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The Voyage of the "Surge" (2)

18th Sept.Tuesday - A beautiful morning. About five o'clock a violent storm of wind and rain came on and all was confusion on board. The ship went at ten miles per hour and when it abated there was a perfect calm and the wind turned against us and we went back all the rest of the day. A very hot day and idle swell.

19th Sept.Wednesday - In the morning we were still going back at about one mile per hour but a change of wind soon enabled the ship's head to be turned and we again went south at about two miles per hour. Caught a shark.

20th Sept.Thursday - Rather more wind and ship going all right at about four miles per hour. A very fine and hot day.

21, 22, 23 Sept.- Still becalmed and scarcely going above one mile per hour. Weather most beautiful and the heat intense. A good deal of rain fell in the night and we are in Lat. 7.24.

24th Sept. Monday - A fair morning, very warm. Just after breakfast we descried a homeward bounder, the "Ounder" and immediately proceeded to finish our letters.

25th Sept. Tuesday - Saw several ships, the "Derwent Water", London to Hobart Town.

26th Sept. Wednesday - Some wind against and plenty of rain.

27th Sept. Thursday - More rain and passengers getting wet. Two ships in view at a distance.

28th Sept. Friday - Washing on board. No wind or progress.

29th September, Saturday - More wind and slight advance. Sickness on board. A jollification between decks for Mrs Fielder's birthday. Fine.

30th Sept. Sunday - First mate still sick. Grumbling about mess. Squally all night. Lost jib during the night.

1st Oct. Monday - Squally with rain. Wind SSW. Cuddy meeting this morning called by the Captain to propose the abolition of the Gentlemen's Lunch or that otherwise the stores were likely to run short. Examination of steward's books to show that full rations were not drawn, they were therefore to be continued for another week as usual.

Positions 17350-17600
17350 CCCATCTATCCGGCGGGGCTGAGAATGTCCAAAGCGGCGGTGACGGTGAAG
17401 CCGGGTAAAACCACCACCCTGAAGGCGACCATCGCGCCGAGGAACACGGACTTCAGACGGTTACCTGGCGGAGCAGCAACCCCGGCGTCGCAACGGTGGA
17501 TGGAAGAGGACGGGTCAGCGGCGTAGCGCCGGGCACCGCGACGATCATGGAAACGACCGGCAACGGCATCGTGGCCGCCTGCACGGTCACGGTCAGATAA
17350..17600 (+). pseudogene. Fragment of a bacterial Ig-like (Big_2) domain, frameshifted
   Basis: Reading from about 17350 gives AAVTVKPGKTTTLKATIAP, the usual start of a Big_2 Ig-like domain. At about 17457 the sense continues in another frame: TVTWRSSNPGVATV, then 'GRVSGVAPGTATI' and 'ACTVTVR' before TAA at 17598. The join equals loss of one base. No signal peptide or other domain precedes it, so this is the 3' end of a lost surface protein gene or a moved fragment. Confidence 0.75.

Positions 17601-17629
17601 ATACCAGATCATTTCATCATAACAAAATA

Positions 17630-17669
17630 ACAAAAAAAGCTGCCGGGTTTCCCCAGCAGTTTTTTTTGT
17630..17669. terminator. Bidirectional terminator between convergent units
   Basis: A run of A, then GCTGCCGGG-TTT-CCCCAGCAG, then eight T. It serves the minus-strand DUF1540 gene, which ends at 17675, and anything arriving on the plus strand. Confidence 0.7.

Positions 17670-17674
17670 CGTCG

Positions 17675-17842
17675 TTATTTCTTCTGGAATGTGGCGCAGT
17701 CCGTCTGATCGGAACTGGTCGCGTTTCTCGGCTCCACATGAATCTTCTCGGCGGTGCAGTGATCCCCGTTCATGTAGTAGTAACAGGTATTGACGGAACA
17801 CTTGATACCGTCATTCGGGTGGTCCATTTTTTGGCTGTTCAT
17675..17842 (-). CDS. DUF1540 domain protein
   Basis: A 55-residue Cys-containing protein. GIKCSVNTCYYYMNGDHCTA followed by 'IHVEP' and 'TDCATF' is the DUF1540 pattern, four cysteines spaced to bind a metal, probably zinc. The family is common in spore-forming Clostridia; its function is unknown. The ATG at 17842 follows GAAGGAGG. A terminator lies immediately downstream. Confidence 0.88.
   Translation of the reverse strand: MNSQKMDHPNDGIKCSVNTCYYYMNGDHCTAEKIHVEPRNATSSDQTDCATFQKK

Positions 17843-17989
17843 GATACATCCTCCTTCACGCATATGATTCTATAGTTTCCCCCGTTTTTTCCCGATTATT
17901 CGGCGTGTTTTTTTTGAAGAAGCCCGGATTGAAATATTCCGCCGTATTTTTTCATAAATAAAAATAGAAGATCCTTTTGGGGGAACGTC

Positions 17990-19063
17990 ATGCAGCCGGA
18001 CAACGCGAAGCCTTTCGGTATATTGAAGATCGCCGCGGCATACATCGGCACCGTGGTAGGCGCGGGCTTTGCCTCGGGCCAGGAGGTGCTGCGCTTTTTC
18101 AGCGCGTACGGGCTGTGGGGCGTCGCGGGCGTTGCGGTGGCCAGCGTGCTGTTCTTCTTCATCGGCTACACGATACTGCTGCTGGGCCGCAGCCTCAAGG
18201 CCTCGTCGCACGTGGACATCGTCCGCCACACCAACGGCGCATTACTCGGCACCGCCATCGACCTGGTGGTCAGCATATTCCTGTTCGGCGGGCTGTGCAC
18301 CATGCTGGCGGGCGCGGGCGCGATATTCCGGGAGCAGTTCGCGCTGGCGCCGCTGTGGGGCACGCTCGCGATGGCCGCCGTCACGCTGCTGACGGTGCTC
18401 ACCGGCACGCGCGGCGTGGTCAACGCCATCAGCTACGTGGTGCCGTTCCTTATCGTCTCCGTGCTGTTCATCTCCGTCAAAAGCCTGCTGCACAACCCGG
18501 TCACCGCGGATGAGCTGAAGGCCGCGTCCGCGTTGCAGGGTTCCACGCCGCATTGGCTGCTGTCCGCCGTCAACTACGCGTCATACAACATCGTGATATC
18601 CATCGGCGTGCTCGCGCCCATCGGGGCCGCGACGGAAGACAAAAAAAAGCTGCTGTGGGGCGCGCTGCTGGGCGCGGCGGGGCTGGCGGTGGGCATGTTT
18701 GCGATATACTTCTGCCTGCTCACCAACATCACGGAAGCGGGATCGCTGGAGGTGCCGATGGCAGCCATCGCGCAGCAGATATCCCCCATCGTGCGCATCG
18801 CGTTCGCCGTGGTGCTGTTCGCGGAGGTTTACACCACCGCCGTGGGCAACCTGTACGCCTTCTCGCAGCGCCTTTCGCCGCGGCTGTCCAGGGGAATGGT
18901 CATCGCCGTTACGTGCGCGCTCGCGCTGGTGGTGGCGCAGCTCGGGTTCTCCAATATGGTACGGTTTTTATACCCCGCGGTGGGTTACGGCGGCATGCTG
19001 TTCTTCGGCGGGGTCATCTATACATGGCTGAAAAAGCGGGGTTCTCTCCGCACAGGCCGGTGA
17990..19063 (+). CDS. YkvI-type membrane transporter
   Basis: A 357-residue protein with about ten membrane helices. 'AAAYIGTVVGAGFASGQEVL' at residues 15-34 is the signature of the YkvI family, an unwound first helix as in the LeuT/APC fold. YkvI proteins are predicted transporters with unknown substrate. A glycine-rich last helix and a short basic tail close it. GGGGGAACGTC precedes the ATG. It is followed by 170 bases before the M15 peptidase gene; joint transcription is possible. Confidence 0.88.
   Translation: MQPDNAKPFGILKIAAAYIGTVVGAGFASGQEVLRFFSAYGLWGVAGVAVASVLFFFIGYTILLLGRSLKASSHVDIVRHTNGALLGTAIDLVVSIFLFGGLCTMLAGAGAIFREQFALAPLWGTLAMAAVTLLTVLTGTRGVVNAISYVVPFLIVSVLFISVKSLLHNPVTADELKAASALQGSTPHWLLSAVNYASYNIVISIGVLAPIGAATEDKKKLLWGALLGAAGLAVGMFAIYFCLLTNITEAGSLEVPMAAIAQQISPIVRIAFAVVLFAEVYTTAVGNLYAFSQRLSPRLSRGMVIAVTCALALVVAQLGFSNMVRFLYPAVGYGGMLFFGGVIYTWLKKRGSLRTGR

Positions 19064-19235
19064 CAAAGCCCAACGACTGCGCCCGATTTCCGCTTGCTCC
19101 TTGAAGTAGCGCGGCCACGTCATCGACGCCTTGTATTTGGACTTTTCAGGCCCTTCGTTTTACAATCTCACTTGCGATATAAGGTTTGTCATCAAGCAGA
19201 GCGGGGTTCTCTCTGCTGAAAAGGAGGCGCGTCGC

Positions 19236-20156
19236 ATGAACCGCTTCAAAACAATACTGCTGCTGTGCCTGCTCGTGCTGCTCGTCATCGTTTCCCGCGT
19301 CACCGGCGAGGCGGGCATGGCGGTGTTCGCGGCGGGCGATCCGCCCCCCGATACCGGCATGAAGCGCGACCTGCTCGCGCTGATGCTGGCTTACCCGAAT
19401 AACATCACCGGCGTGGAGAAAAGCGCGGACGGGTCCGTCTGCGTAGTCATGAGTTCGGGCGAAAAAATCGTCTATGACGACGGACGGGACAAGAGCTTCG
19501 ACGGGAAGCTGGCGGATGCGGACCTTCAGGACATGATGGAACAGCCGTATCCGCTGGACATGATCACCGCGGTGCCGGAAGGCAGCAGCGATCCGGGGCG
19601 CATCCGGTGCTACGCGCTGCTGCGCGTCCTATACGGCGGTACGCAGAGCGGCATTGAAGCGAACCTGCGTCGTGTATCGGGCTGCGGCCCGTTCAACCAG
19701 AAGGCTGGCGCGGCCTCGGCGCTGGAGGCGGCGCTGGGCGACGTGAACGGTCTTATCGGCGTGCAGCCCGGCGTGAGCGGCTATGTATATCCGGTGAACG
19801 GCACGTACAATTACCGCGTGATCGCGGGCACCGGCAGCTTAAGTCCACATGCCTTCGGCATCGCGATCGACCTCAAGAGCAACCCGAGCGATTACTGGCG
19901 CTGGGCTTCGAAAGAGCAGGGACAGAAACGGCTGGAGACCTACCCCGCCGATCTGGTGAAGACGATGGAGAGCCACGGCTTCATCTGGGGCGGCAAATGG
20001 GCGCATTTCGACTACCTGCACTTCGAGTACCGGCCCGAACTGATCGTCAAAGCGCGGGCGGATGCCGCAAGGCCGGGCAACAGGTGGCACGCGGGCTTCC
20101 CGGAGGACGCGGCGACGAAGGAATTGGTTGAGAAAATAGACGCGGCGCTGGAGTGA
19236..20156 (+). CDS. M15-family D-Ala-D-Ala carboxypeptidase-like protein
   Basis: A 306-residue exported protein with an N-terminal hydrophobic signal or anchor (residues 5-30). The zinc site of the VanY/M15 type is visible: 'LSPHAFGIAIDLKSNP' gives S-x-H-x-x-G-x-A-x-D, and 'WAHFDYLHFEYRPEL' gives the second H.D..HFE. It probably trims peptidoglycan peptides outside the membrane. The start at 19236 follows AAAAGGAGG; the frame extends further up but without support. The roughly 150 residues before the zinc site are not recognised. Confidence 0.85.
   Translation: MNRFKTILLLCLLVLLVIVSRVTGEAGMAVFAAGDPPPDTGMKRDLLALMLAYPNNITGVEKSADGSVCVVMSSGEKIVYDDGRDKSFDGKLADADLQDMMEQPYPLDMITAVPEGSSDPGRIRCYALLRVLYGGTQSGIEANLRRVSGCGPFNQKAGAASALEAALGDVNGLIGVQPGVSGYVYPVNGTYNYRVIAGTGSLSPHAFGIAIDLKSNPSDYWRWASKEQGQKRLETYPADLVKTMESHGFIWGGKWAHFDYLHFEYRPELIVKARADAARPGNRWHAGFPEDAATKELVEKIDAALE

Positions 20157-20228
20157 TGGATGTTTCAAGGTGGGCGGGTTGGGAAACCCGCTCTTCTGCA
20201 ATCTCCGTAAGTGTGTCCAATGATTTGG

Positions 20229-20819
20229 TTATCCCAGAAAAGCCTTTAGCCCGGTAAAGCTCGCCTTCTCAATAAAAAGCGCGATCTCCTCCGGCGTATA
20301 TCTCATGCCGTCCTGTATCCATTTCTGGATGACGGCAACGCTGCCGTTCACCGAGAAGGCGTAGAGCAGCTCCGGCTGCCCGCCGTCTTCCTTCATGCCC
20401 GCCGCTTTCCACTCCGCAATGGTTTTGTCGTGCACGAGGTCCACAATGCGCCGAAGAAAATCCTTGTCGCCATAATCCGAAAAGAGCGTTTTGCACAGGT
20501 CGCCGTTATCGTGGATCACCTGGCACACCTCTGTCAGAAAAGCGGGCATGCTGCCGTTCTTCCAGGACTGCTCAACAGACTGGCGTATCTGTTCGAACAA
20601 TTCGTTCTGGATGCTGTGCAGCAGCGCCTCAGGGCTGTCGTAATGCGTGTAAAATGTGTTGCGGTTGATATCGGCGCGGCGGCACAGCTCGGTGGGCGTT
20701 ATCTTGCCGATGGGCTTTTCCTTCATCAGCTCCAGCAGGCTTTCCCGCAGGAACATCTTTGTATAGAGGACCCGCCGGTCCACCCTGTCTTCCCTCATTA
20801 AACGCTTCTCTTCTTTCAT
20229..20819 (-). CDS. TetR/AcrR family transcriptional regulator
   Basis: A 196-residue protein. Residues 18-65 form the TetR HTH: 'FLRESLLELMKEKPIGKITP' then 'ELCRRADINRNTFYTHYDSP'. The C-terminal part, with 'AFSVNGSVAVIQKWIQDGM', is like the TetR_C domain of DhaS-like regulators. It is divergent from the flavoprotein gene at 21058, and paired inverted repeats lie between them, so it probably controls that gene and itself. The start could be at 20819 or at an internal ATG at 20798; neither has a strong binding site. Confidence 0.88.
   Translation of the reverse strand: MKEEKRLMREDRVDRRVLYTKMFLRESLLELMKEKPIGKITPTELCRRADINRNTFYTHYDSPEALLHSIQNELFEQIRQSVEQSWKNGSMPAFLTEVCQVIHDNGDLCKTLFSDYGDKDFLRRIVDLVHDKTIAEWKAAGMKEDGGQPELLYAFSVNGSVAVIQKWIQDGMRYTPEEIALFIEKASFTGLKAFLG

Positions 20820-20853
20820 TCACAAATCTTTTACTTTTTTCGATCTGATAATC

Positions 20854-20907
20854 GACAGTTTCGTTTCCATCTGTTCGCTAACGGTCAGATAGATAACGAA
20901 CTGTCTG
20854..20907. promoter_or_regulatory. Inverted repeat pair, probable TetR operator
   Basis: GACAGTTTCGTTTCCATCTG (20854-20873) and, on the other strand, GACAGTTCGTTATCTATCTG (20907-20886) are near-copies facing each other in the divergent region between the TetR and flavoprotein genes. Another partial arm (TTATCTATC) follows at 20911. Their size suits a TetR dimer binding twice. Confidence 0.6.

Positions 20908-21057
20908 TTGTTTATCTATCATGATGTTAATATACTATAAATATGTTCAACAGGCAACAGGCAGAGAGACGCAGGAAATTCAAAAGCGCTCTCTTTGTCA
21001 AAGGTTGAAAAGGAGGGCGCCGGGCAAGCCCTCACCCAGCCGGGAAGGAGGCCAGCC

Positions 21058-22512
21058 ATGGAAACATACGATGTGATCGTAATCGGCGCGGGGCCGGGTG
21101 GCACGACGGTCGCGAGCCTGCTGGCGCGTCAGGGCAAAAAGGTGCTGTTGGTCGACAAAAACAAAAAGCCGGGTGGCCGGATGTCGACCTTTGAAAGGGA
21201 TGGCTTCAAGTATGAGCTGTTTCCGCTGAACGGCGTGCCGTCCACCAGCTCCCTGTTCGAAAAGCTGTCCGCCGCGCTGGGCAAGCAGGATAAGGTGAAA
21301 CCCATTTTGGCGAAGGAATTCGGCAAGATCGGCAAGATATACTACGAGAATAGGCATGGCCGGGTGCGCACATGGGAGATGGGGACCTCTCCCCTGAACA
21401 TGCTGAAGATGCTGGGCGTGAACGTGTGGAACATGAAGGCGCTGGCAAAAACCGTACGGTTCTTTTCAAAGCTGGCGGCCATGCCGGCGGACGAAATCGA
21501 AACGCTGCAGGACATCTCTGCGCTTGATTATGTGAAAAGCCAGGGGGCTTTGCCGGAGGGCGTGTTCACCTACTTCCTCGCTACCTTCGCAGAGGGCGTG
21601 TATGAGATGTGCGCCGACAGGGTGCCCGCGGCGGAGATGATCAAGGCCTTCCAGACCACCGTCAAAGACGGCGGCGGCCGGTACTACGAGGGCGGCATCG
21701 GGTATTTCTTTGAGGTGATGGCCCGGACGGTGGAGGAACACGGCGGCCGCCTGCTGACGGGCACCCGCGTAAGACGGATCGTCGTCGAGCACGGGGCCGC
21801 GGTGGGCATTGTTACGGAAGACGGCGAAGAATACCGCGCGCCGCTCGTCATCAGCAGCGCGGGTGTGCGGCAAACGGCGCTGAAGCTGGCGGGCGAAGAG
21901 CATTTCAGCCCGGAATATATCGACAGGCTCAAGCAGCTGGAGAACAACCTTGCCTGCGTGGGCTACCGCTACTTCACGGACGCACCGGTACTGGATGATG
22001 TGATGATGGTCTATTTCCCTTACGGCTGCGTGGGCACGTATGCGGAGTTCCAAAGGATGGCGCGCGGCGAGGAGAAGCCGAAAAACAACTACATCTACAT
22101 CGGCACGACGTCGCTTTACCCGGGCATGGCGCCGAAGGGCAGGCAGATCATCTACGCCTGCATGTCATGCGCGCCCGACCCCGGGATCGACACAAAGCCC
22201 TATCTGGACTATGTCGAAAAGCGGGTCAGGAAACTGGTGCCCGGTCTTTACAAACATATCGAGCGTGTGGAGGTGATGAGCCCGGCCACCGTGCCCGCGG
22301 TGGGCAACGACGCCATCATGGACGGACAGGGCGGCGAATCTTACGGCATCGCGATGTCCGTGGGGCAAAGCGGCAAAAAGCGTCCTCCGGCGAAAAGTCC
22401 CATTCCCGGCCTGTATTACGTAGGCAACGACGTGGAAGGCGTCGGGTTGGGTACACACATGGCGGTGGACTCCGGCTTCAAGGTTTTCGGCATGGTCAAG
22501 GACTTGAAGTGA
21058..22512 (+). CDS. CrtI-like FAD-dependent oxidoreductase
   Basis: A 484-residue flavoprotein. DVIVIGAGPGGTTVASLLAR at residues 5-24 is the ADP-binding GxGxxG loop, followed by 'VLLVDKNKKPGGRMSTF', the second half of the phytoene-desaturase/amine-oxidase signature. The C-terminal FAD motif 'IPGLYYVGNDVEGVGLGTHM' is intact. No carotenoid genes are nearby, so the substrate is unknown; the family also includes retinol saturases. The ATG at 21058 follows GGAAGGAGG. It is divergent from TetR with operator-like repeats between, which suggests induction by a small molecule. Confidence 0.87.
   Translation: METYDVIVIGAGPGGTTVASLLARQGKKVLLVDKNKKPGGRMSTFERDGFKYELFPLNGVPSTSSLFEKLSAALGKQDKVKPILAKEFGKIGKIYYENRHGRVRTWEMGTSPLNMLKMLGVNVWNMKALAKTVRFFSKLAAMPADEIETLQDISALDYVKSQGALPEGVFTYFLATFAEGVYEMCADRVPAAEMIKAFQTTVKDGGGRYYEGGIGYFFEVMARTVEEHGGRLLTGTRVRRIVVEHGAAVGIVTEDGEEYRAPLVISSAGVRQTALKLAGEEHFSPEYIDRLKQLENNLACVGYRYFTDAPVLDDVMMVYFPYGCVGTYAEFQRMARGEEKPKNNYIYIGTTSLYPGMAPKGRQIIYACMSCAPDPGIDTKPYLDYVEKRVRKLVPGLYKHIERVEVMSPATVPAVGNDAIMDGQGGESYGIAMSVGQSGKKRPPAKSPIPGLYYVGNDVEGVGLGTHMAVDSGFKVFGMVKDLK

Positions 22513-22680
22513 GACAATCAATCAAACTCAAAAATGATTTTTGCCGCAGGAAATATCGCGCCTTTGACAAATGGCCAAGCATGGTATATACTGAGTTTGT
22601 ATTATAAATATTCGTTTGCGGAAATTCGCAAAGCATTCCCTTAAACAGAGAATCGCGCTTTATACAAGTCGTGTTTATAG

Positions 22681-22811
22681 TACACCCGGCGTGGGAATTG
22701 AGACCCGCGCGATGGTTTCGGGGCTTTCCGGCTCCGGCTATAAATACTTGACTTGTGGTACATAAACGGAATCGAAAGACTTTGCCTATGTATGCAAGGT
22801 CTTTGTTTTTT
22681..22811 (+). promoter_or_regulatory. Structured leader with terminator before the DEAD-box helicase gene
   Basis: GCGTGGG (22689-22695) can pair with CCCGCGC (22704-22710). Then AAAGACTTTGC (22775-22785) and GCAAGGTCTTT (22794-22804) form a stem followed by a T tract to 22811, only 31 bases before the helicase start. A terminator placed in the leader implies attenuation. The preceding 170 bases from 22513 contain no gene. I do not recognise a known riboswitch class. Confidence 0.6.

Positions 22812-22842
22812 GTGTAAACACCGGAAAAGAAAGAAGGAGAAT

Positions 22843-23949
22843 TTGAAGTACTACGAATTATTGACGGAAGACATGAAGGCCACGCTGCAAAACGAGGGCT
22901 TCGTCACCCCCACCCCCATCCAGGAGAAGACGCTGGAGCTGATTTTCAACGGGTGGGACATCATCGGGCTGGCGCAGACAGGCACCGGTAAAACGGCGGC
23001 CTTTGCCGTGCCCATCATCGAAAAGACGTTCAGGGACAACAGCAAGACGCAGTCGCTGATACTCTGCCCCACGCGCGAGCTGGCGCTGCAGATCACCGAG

2nd Oct. Tuesday - Wind better. Squally and showery. Birds like gulls approaching the line. First of the Trades; getting along satisfactorily. One or two squalls during the day. Within 27 miles of the line - all well heading crossing the line.

4th Oct. Thursday - Heading on towards the line. Sun nearly vertical at noon. Some quizzing about Neptune shaving the new hands. In the evening the Sea God came on board, trident in hand looking rude and uncouth and had a talk with the skipper. Great uproar, cheering and excitement. Were ordered grog by the skipper. He promised to call the next day and get introduced to his new children. Captain made no objection but told that he should treat them kindly which was promised. And after drinking the grog, departed over the ship's side amidst the cheers and yells of the passengers.

5th Oct. Friday - All on the qui vive for the shaving. After Neptune and his wife had paraded the main deck, three of the crew, one cuddy, two intermediate and two of the steerage passengers were shaved. Some money was collected and netted a little with which some got drunk and pitched into each other; some bruises etc. Fine and favourable.

6th Oct. Saturday - all quiet. Sighted St Pauls on the evening of the 4th about 10 miles to the ESE. Fresh breeze.

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